'Where's that money going to come from': Insurers, government back away from disaster relief

With the federal government looking to play a smaller role in covering the costs of natural disasters, and private insurers declaring some homes built in some high-risk areas are uninsurable, the question of who will pay for storm damage is becoming a more pressing issue.

Larger and more intense weather events estimated to cost federal government close to $1B annually

The story we tell years from now about how we responded to the COVID-19 crisis is the story each of us is writing today. Let's make it a story of coming together and looking after each other, like we did during the flood. (Cameron MacIntosh/CBC)

With the federal government looking to play a smaller role in covering the costs of natural disasters, and private insurers declaring some homes built in some high-risk areas are uninsurable, the question of who will pay for storm damage is becoming a more pressing issue.

In the U.S., which continues to be pounded by powerful hurricanes and storms, the government will be spending billions on recovery. In Texas alone, the government has estimated the financial toll of the floods caused by Hurricane Harvey could be between $150 billion and $180 billion.

But with bigger and more intense storms hammering Canada because of climate change, it too faces increasing financial pressures. Provinces that in the past relied on Ottawa to cover those costs may find it more challenging to receive disaster assistance.

'Not going to be forthcoming now'

"That's not going to be forthcoming now to the extent it was because the government is backing out of it. So the question is where's that money going to come from," said Blair Feltmate, who studies the risk of flooding and other extreme weather events as the head of the University of Waterloo's Intact Centre on Climate Adaptation.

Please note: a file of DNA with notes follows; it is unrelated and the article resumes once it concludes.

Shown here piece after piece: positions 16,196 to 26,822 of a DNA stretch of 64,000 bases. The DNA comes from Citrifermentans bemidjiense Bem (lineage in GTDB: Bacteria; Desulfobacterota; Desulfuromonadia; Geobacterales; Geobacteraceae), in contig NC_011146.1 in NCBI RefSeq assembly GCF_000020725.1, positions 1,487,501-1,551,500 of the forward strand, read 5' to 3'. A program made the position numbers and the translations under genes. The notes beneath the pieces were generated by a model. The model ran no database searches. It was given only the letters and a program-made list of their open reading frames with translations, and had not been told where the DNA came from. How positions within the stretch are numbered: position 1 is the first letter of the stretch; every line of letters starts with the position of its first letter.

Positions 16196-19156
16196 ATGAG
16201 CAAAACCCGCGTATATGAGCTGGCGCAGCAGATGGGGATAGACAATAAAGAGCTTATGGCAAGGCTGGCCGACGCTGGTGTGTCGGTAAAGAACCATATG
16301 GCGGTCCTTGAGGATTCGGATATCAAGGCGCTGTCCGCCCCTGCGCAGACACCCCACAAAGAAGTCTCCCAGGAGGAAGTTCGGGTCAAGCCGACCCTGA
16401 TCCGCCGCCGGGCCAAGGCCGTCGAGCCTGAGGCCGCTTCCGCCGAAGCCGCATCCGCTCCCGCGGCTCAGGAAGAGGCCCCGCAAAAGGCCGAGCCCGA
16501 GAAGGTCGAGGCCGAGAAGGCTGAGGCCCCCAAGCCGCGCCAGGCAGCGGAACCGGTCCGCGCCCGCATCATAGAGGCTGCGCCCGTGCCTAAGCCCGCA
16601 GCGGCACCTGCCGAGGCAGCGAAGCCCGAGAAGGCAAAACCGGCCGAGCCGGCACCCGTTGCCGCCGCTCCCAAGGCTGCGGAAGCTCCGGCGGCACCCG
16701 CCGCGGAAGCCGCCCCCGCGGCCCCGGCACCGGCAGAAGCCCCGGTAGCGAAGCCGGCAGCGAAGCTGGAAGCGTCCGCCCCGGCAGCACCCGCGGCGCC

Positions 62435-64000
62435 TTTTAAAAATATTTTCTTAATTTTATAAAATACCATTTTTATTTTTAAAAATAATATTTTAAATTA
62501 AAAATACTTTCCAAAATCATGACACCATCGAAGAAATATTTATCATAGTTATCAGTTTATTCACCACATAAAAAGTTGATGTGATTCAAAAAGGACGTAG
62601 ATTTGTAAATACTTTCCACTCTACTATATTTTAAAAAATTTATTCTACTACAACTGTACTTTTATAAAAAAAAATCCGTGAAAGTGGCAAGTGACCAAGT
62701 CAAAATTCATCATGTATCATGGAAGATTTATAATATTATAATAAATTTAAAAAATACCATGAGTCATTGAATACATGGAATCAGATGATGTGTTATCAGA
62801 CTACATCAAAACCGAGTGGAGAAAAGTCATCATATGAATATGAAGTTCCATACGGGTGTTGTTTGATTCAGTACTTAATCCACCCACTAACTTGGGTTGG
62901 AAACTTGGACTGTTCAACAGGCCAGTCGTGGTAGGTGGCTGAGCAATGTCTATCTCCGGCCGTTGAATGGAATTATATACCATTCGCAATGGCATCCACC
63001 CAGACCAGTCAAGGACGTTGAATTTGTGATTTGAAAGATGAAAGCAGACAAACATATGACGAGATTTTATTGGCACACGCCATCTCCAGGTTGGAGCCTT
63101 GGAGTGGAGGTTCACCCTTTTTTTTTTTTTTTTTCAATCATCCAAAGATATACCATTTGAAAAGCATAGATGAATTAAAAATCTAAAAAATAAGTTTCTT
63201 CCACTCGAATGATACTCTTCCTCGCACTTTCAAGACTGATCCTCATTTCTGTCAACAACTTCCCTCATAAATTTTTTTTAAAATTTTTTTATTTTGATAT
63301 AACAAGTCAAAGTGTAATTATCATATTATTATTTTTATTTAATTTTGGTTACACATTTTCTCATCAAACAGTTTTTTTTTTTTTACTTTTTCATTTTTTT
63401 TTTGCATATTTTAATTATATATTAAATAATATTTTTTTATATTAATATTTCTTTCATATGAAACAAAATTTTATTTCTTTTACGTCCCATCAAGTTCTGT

Joe Garcia carries his dog Heidi from his flooded home as he is rescued from rising floodwaters from Tropical Storm Harvey in Spring, Texas. (David J. Phillip/Associated Press)

For damage sustained in a natural disaster that's not covered by private insurance, the federal government provides financial assistance to homeowners via the provinces through the Disaster Financial Assistance Arrangements (DFAA) program. 

The budget for the program is $100 million annually, but spending has increased over the years. According to the Insurance Bureau of Canada, federal disaster relief spending rose from an average of $40 million a year in the 1970s to an average of $100 million a year in the 1990s. And In the first six years of this decade, spending rose even more to an average of over $600 million a year.

It's no wonder, then, that in 2015, the government changed the formula for disaster assistance. It reduced the financial responsibility for the federal government, meaning the province would bear more of the costs, and so too would municipalities and homeowners.

In its 2016 report, the Parliamentary Budget Office estimated that, with larger and more intense weather events, the DFAA faces costs of around $902 million annually.

Glenn McGillivray, managing director for the Institute for Catastrophic Loss Reduction, said the government should look into passing off its risk to the private market, just as insurance companies buy reinsurance to protect them from catastrophic loss.

'Pass off disaster assistance'

"Why doesn't the government buy reinsurance, or why don't they just pass off disaster assistance to insurance or reinsurance companies completely and walk away from it totally?"

McGillvray said it's done elsewhere in the world.